2008 Student Research Conference:
21st Annual Student Research Conference

Minimal Fluid Intake Maintains Salivary Osmolality During Aerobic Exercise
Cathy J. Bledsoe* and Sandy J. Leeson
Dr. Alex J. Koch, Faculty Mentor

Experts recommend drinking 236mL (one cup) of fluid every 15 minutes during exercise. Recent research has indicated that salivary osmolality is a marker of hydration status during exercise. We sought to determine whether a small amount of fluid intake would maintain salivary osmolality during an aerobic exercise bout. Seven college-aged male subjects completed five 10 minute bouts of exercise at 50% of their VO2 max on stationary bicycles. Saliva samples were collected before the test and then after each bout. Subjects drank 45mL of water after each saliva sample was collected. Saliva was analyzed by means of freeze-point detection using a micro-osmometer (Advanced Digimatics model 3300). Results showed that saliva osmolality was maintained within normal ranges over the 50 minute exercise period (time effect p = 0.348). These data indicate a fluid intake roughly one-fifth of the recommended amount is sufficient to maintain salivary osmolality during low-intensity exercise.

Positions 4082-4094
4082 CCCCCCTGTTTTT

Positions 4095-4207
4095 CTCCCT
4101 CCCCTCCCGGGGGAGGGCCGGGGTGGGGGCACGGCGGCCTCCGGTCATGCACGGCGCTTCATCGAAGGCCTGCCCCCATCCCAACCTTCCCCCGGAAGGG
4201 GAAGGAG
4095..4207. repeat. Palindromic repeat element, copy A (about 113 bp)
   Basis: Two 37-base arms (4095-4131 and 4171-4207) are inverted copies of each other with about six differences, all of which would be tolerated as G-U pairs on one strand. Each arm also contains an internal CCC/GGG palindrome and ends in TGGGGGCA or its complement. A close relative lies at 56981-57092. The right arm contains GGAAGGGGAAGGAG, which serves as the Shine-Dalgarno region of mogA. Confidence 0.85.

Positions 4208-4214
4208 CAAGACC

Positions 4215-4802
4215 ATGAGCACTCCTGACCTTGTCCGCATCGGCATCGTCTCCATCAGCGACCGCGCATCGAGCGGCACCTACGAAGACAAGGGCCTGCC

Keywords: Hydration, Osmolality

Topic(s):Exercise Science

Presentation Type: Poster

Session: 7-11
Location: OP Lobby
Time: 4:15

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